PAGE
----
I am looking at the web audio API spec and the panning node uses three values to create a 3D spectrum for sound. I was wondering if in order to create a basic 2D "equal power" panner the programmer needs to do the formulaic programming to scale this ... or if I am over thinking it and there is a simpler way to do it.


There is now a stereoPanner node being introduced.

  • Yes, the new createStereoPanner method works beautifully. Set left and right speaker panning using the pan node's pan.value property. Use any values between -1 (panned fully to the left speaker) and 1 (panned fully to the right speaker.) – d13 Apr 1 '15 at 19:26

I can still get a panning effect by changing only the first argument to setPosition() and keeping other arguments zero.

<!DOCTYPE html>
var c = new webkitAudioContext();
var s = c.createBufferSource();
var g = c.createGainNode();
var p = c.createPanner();

function play(e) {
  var fr = new FileReader();
  var file = document.getElementById("file").files[0];
  fr.onload = function(e) {
      function (buf) {
        s.buffer = buf;
        g.gain.value = 0.5;
      function () {
        console.error('decodeAudioData failed.');

function pan(range) {
  var x = Math.sin(range.value * (Math.PI / 180));
  p.setPosition(x, 0, 0);
  Choose your MP3 file:<br>
  <input type="file" id="file" name="file" /><br>
  <input type="submit" id="go" onclick="play()" value="Play" /><br>
  L<input type="range" min="-45" max="45" value="0" onchange="pan(this);">R

But to get a natural panning effect, you need to specify the third argument as well.

function pan(range) {
  var xDeg = parseInt(range.value);
  var zDeg = xDeg + 90;
  if (zDeg > 90) {
    zDeg = 180 - zDeg;
  var x = Math.sin(xDeg * (Math.PI / 180));
  var z = Math.sin(zDeg * (Math.PI / 180));
  p.setPosition(x, 0, z);
  • So in short you are saying "yes" you need to add the formulaic programming I mentioned. If so I'll try your code and vote up in a few days if nobody else responds. Thanks for doing all that work. I didn't expect that. – William Jan 20 '13 at 11:23
  • If you call the above code formulaic, the answer is "yes". I don't know any other simpler way, sorry... – kuu Jan 20 '13 at 13:43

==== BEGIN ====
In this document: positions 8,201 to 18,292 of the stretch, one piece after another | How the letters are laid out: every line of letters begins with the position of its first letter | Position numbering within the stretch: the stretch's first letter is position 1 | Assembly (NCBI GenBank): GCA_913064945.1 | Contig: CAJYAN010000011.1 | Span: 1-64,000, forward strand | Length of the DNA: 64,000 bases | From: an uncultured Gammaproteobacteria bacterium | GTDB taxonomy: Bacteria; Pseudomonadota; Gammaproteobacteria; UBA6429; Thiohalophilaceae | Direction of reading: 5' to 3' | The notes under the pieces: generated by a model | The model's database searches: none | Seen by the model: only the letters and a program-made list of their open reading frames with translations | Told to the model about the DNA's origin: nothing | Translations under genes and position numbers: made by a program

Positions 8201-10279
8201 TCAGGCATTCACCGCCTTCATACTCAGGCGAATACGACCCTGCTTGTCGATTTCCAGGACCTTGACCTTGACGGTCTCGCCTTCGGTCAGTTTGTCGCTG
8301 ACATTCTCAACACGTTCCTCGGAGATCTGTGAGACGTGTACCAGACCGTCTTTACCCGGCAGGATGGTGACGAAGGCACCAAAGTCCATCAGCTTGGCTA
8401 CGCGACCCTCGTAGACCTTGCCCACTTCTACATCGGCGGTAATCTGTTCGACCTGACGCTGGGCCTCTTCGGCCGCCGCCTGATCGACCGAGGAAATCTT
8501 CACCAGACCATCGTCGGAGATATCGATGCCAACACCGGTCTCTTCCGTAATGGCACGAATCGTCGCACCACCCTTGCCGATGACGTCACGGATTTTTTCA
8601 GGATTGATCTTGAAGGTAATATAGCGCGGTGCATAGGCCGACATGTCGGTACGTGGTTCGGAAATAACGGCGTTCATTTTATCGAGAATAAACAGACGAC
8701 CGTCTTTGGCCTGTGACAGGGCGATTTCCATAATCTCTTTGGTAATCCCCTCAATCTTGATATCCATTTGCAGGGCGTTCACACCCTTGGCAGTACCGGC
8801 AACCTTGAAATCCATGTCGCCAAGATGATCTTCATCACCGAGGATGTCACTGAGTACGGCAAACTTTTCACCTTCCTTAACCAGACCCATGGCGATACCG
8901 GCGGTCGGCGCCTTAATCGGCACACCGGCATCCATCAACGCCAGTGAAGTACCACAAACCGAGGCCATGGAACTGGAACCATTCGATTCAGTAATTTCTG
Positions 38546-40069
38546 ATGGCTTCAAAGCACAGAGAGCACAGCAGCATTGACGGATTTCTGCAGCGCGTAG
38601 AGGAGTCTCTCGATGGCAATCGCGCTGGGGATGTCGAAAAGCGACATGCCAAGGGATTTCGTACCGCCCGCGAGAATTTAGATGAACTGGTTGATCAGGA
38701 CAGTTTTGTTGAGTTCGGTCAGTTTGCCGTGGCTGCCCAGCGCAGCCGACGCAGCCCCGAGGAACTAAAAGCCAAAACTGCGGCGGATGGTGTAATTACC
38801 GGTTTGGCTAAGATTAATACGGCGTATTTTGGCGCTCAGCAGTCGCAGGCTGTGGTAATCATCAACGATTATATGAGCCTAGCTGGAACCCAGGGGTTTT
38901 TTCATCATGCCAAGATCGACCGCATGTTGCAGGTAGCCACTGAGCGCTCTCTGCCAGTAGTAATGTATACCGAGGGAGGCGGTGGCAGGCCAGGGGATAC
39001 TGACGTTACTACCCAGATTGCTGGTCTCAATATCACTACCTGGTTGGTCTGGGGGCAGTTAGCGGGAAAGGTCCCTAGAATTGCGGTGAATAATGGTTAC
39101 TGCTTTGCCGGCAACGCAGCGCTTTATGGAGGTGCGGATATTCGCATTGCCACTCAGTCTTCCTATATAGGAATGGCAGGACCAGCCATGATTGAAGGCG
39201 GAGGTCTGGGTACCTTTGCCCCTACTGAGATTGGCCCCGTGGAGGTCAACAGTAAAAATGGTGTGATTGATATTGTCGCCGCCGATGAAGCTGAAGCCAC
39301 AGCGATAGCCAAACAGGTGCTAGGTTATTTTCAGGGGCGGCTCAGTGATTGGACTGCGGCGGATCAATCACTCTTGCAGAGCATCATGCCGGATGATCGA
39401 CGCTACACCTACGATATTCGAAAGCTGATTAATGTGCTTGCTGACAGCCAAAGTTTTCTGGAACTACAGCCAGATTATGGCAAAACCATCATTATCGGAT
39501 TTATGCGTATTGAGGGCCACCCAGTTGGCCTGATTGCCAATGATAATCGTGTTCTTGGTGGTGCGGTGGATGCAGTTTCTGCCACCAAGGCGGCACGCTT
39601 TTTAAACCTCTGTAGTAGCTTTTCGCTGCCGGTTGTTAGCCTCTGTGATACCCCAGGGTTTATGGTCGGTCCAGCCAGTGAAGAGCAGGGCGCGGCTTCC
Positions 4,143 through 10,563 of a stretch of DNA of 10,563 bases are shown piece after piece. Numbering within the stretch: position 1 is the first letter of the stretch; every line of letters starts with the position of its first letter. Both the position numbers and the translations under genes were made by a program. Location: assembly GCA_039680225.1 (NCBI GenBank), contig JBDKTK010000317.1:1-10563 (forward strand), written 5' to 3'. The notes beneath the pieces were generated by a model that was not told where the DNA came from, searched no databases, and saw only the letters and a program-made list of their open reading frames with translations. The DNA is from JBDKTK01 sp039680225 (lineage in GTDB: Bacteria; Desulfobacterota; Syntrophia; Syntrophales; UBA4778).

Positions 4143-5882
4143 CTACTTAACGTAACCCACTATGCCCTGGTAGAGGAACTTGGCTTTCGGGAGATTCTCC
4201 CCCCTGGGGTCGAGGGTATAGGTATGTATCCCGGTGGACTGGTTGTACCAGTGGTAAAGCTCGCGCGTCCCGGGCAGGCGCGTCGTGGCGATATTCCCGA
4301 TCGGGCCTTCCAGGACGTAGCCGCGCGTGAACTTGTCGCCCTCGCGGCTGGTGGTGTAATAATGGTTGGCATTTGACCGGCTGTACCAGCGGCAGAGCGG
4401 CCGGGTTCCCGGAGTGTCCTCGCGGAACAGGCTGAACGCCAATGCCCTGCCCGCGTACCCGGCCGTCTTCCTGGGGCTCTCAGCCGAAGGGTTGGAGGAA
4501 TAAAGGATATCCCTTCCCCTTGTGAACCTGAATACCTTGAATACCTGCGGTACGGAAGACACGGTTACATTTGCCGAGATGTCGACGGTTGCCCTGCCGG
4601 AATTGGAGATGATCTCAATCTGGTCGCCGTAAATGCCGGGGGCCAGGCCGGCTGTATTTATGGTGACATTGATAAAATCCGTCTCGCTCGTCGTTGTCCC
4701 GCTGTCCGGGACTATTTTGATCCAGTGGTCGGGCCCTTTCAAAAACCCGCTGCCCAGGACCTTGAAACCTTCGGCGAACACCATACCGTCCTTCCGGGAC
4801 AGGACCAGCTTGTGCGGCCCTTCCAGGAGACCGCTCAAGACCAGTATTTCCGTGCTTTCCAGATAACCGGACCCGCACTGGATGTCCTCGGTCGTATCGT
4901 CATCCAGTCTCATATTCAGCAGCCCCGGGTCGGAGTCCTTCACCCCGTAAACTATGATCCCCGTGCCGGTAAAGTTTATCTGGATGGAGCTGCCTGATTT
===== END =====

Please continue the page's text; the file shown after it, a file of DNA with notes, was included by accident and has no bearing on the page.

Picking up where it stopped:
here's an even simpler (less formulaic?) way to achieve 2D panning:

( full code here )

<input type="range" name="pan" id="pan" min="-1" max="1" step="any" />
var panner = context.createPanner();
panner.panningModel = 'equalpower';

function pan(event) {
    var x = this.valueAsNumber,
        y = 0,
        z = 1 - Math.abs(x);

  • Just note that the panningModel should be set to "equalpower": panner.panningModel = "equalpower"; – d13 Feb 23 '14 at 17:40
  • some trig is technically required, but this will do the trick. My code creates a triangle around the listener as they pan. A semi-circle is what should be created, so that the source is always "1" away (1 unit of distance). In the real world, though, the difference would be very hard to hear – code_monk Feb 26 '14 at 5:54

The panner node defaults to "HRTF" (Head Related Transfer Function) which is a stereo convolution engine and it is designed for 3D sound.

In order to have basic panning functionality and lower resource usage you need to set panningModel attribute to "equalpower".

var panner = context.createPanner();
panner.panningModel = "equalpower";

Check the documentation for more details.

  • This will only create a hard left/right pan, unless the z value is set proportionately according to sean9999's solution: 'panner.setPosition(x, 0 , 1-Math.abs(x));' – d13 Feb 23 '14 at 17:43

Your Answer

By clicking “Post Your Answer”, you agree to our terms of service, privacy policy and cookie policy

Not the answer you're looking for? Browse other questions tagged or ask your own question.